¶ 39 Ordinarily, a jury may be instructed on the language of a regulation. Davis v. Marathon Oil Co., 64 Ill.2d 380, 389–90, 1 Ill.Dec. 93, 356 N.E.2d 93, 97 (1976); see IPI Civil (2000) No. 60.01, cmt. at 245–46. In order to be used to instruct a jury the regulations must be “ ‘designed to protect human life or property,’ must be ‘validly adopted,’ and must ‘have the force of law.’ ” Bulger v. Chicago Transit Authority, 345 Ill.App.3d 103, 118, 280 Ill.Dec. 182, 801 N.E.2d 1127, 1140 (2003) (quoting Davis, 64 Ill.2d at 390, 1 Ill.Dec. 93, 356 N.E.2d at 97). The regulation must be intended to protected against the alleged injury and the plaintiff must be of a class protected by the regulation. Moreover, the plaintiff must present evidence to support a finding that a violation of the regulation was a proximate cause of the alleged injury. Mikus v. Norfolk & Western Ry. Co., 312 Ill.App.3d 11, 26, 244 Ill.Dec. 499, 726 N.E.2d 95, 107 (2000).
¶ 40 The instructions meet the criteria. The Act and associated regulations were formulated to protect against the type of injury alleged by plaintiff. Harris v. Manor Healthcare Corp., 111 Ill.2d 350, 358, 95 Ill.Dec. 510, 489 N.E.2d 1374, 1377 (1986). As was stated in Harris:
“The General Assembly enacted the Nursing Home Care Reform Act of 1979 (Ill.Rev.Stat.1983, ch. 111 1/2, par. 4151–101 et seq.) amid concern over reports of ‘inadequate, improper and degrading treatment of patients in nursing homes.’ (Senate Debates, 81st Ill. Gen. Assem., May 14, 1979, at 184 (statement of Senator Karl Berning).) The Act, described by a principal sponsor as a ‘full reform of the nursing home industry’ (Senate Debates, 81st Ill. Gen. Assem., May 14, 1979, at 181 (statement of Senator Richard M. Daley)), repealed the Nursing homes, sheltered care homes and homes for the aged Act (Ill.Rev.Stat.1977, ch. 111 1/212, par. 35.16 et seq.) and replaced it with a comprehensive statute which established standards for the treatment and care of nursing home residents; created minimum occupational requirements for nurses aides; and expanded the power of the Illinois Department of Public Health to enforce the provisions of the Act. See generally Daley and Jost, The Nursing Home Reform Act of 1979, 68 Ill. B.J. 448 (1980).
* * *
To ensure that nursing homes comply with the Act, the General Assembly gave the Department of Public Health expanded regulatory and enforcement powers, and created civil as well as criminal penalties for violations of the Act. (See People v. Gurell (1983), 98 Ill.2d 194 [74 Ill.Dec. 516, 456 N.E.2d 18].) In addition to the public enforcement provisions, nursing home residents were given several statutory remedies against nursing homes. Senator Daley, in explaining the rationale for including private remedies in the Act, remarked after its passage that, ‘[d]espite the best of intentions, the government can only do so much to regulate nursing home care. On the other hand, residents are always in the facilities and their friends, relatives and community supporters can regularly keep an eye on the conditions existing in facilities.’ Daley and Jost, The Nursing Home Reform Act of 1979, 68 Ill. B.J. 448, 453 (1980).” Harris, 111 Ill.2d at 357–59, 95 Ill.Dec. 510, 489 N.E.2d at 1377.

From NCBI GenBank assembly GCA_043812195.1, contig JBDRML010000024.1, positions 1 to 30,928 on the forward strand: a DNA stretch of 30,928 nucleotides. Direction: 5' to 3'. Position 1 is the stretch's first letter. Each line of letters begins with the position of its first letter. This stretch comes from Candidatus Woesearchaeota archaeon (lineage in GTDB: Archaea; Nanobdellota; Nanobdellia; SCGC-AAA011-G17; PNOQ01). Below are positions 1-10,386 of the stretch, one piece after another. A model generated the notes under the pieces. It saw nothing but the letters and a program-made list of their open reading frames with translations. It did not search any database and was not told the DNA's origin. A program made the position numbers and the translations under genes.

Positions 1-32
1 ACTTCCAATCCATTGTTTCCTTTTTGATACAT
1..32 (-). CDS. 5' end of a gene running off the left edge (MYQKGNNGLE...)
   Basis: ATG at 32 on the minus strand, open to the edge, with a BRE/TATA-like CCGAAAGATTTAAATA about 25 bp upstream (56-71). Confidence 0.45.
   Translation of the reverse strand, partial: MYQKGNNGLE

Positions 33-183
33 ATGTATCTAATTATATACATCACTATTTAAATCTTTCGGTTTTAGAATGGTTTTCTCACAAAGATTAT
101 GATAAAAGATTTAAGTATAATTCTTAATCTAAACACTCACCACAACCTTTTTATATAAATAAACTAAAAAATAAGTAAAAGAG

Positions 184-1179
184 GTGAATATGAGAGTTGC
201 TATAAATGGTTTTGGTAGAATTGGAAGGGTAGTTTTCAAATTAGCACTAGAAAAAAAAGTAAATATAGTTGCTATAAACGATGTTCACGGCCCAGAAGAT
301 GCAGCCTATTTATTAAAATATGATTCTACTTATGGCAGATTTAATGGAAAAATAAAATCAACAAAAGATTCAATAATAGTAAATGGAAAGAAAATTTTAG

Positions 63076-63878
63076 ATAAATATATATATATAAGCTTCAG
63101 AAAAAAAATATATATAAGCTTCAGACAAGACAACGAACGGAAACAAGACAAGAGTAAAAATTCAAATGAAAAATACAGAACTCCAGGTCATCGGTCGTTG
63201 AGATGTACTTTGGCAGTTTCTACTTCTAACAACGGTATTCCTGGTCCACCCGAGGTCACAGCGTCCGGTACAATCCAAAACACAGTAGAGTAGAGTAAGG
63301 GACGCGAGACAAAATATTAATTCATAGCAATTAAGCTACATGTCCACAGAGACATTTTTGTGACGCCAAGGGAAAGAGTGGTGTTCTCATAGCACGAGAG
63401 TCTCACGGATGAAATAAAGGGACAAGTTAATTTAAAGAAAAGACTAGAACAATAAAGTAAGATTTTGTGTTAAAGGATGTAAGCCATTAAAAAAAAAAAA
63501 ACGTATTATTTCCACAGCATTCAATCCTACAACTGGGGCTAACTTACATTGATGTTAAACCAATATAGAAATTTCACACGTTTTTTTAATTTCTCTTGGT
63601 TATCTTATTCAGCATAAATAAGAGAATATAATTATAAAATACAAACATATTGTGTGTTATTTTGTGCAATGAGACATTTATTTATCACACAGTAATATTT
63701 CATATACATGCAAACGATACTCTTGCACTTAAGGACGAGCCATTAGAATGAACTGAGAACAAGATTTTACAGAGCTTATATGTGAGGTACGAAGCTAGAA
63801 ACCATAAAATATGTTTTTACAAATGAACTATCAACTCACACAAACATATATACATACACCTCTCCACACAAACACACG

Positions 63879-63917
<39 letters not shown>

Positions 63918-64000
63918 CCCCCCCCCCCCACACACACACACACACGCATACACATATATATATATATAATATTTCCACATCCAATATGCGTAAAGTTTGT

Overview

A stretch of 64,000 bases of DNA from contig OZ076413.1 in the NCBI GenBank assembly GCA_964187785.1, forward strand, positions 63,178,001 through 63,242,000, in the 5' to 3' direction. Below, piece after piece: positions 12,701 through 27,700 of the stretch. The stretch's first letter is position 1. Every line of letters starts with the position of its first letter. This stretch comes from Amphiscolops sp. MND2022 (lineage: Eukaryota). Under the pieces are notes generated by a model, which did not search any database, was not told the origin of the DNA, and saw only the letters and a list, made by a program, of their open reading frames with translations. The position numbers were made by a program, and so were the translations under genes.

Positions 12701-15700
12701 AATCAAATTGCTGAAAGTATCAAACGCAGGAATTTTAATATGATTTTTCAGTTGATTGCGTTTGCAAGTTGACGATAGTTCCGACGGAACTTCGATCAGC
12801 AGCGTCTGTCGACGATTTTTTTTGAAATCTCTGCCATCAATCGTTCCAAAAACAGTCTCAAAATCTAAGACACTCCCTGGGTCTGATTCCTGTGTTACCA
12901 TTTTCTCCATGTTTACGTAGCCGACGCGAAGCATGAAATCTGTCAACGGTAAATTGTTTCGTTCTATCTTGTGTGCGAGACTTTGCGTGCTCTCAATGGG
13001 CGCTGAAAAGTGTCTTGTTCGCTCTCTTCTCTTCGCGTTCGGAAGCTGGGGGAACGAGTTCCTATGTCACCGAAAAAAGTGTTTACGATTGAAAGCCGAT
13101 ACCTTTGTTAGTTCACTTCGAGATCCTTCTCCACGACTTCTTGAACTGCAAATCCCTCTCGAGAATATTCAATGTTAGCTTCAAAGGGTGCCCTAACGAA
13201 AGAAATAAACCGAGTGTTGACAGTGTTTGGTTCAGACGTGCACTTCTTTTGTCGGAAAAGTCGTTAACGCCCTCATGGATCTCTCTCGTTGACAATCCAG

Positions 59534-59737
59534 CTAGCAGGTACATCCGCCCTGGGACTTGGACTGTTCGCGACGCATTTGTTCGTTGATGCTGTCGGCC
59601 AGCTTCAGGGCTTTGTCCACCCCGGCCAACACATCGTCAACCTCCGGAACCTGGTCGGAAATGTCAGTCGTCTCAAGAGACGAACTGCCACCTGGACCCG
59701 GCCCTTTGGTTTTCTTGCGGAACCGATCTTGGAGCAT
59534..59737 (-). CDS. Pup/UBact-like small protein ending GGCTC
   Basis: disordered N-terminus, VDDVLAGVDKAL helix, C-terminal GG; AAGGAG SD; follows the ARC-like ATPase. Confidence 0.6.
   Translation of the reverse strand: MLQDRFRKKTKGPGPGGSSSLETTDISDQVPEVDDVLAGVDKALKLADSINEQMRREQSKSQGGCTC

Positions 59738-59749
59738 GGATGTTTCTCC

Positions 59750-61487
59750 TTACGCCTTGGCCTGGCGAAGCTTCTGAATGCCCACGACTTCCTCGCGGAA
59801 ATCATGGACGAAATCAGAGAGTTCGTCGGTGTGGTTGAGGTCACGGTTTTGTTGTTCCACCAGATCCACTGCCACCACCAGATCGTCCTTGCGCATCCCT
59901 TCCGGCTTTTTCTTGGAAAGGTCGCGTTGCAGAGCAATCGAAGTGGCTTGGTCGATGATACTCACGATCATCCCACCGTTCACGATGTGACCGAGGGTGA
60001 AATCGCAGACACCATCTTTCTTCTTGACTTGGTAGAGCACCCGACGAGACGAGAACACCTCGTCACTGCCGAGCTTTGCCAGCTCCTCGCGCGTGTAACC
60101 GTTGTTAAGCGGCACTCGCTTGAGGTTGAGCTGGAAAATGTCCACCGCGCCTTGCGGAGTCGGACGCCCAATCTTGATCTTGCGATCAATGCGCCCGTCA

¶ 41 Defendant points to Stogsdill v. Manor Convalescent Home, Inc., 35 Ill.App.3d 634, 664, 343 N.E.2d 589, 611 (1976). In Stogsdill, the plaintiff filed a cross-appeal against the trial court's directed verdict in favor of a convalescent home and the co-owner and supervisor of the home. Stogsdill found no error from the trial court's directed verdict despite regulations requiring written patient care policies. Stogsdill found that “[m]oreover these requirements are too vague to be sufficient indicators of the standard of due care required of nursing homes by themselves.” Stogsdill, 35 Ill.App.3d at 664, 343 N.E.2d at 611.
¶ 42 Stogsdill provides little insight into the case at hand. First, Stogsdill noted that, with one exception regarding a written patient care plan, the plaintiff had waived any objection by failing to address the regulations in opposition to the motion for a directed verdict. Furthermore, unlike the case at hand, Stogsdill involved a suit against both the supervisor of the home and the attending physician and analyzed the matter as a medical malpractice claim.
¶ 43 The most poignant distinction, however, may be that Stogsdill was issued prior to the Act. As Harris makes clear, the General Assembly saw a pressing need to enact legislation and regulations to protect those in nursing homes, and it did so after Stogsdill. Plaintiff presented evidence that would support a finding that defendant failed to adhere to each of the instructed regulations and that this conduct was a proximate cause of Alfred's injury. For each regulation, the trial court properly instructed the jury that it could consider the violation, along with other facts, in determining whether defendant was negligent.
¶ 44 Defendant also contends that the trial court erred by giving an instruction based on IPI Civil (Supp. 2003) No. 5.01. Defendant contends that this allowed the jury to draw an adverse inference from the absence of a certified nursing assistant's flow sheet.